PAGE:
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From (Ben Hyde)
Subject Adding new module callbacks.
Date Wed, 28 Jan 1998 12:12:55 GMT
This proposal arises out of Dean's recent frustrations
with avoiding the stat calls, and Randy's suggestion
to extend the module structure.  It's a pain that
extending the module structure is so expensive.  What's
in the module structure should only be what a module
must define, not all those things that are optional.

If people like it, maybe somebody can volunteer to
implement it.  This design would need a little sanding
before the varnish is applied.

  /* callback_name(s) are char* text strings.  They are
   * used to name callback entry points defined by the
   * core or modules.  The name is used when creating
   * new named callbacks and when registering a callback
   * with the core. */
  typedef char *callback_name;

  /* Callback_handles provide a handle on each callback
   * routine installed into the core by modules.  They
   * are created via ap_install_callback, and distroyed by
   * ap_deinstall_callback.  Each named callback has one
   * or more recorded for them. */
  typedef ... callback_handle;

  /* ap_install_callback notifies the core that it should
   * invoke the function f in the style implied by 
   * call_back_name in service of requesting_module.  This routine
   * may block momentarily if another thread is updating the
   * callback data structures.  The result denotes how things
   * worked out.
   *    status   implication
   *      0       wonderful
   *      1       deinstalled existing callback
   *     -1       no such callback
  extern int ap_install_callback(
                callback_name name, 
                module *requesting_module, 
                random_function f
                callback_handle *result);

  /* ap_deinstall_callback notifies the core that it should
   * stop calling the function of this callback.  This maybe
   * invoked while a callback is in progress. Once this returns
   * the handle is no longer valid. This routine may block
   * while if another thread is updating the callback data structures. 
   * Return value denotes the status.
   *     0 all done.
   *    -1 unknown handle.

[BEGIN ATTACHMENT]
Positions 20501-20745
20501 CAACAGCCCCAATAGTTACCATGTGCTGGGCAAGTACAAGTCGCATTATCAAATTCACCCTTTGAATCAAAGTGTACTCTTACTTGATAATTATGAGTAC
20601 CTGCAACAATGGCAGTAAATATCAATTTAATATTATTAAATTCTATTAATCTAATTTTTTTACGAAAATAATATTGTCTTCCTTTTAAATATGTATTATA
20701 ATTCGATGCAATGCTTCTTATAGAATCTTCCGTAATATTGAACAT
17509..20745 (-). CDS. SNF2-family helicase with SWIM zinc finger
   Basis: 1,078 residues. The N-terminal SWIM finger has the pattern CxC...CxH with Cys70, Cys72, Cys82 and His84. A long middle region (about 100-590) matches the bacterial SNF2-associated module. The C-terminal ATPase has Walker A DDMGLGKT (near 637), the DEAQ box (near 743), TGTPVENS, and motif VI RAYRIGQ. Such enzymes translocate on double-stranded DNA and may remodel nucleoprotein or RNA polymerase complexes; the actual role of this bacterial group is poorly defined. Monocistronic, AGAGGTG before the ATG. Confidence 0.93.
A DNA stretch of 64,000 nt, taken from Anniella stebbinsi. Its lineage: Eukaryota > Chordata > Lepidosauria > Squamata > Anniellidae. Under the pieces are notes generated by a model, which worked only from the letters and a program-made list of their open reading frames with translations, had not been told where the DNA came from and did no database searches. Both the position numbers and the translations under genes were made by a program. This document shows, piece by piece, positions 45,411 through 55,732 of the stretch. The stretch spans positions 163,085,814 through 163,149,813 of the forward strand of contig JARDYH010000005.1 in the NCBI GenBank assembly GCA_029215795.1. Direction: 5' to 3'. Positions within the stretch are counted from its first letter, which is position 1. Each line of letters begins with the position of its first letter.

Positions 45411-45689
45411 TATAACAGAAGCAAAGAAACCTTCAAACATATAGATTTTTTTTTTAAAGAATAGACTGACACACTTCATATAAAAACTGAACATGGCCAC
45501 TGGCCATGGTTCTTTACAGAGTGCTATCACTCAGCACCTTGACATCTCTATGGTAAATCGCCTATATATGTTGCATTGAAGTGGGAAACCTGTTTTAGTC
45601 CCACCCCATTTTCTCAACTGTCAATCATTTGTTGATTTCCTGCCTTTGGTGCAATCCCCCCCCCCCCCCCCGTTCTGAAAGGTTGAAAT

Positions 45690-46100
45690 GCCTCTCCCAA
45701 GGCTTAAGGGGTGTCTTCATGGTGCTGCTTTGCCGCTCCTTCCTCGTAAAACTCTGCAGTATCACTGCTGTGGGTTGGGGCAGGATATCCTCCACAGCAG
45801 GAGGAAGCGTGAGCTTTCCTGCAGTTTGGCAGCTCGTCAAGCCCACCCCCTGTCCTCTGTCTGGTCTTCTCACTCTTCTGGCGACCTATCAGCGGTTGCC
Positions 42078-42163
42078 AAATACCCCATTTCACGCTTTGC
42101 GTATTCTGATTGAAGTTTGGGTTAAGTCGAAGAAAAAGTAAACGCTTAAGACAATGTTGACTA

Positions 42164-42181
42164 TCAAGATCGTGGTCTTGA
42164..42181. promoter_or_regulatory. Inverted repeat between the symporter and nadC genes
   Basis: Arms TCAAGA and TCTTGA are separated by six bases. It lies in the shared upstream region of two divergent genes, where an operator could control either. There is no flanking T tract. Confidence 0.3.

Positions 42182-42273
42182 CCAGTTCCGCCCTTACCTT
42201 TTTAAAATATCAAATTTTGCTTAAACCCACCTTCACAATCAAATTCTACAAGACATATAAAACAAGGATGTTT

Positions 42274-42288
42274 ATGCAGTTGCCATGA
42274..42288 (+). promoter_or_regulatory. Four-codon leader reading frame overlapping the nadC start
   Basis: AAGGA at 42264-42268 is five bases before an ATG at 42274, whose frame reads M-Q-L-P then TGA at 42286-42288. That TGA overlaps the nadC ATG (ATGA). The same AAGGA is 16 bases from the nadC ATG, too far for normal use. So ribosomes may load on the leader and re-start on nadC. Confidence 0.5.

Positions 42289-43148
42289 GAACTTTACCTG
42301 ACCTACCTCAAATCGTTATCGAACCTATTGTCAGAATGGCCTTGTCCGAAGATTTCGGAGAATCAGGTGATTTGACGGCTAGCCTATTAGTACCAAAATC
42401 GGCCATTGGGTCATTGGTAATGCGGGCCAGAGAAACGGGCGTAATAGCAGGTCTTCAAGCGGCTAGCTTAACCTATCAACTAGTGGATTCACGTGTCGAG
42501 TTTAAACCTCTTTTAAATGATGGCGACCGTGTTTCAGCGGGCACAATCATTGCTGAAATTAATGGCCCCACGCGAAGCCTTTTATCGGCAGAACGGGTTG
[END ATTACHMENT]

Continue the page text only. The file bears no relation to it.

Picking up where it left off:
extern int ap_deinstall_callback(callback_handle handle);

  Enables the core to add new module callbacks without having
to recompile the existing modules.  A good thing as we move
to a DLL model for modules.  Great for unusual workarounds,
like prempting some of the phases.

We could even allow modules to define callbacks for the
use of other modules.

  /* A named_callback_handle provides modules with a handle
   * to the core internal knowledge of a particular named
   * callback.  Modules may create new named_callbacks with
   * ap_create_callback, and may invoke enumerate the functions
   * installed on named callback to implement the acutal
   * callback. 
   typedef ... named_callback_handle;

   /* ap_create_named_callback is used to create a new callback
    * routine in the core.  Other modules may then register
    * with this.  The creating module will invoke the functions
    * registered at the approprate times.  The boolean
    * parameter singular is used to note this more than
    * one module may register with this call back at the
    * same time.
   extern int ap_create_named_callback(
	callback_name name, 
	module *m,
        int singular
	named_callback_handle &result);


This allows the writing of modules that seem to appear to extend core
functionality.  This encourages the illustion that the core is just
a set of modules.


  "module-status-reporter" an ap_callback provided by mod_cool_status

    Modules may install a callback for "module-status-reporter"
    which when mod_cool_status is linked into the server will
    be invoked to request that they add some HTML content to a
    status page indicating the state of their internals.  The
    function installed should have the signature.
        void my_module_status(request_rec *r)

 - ben hyde

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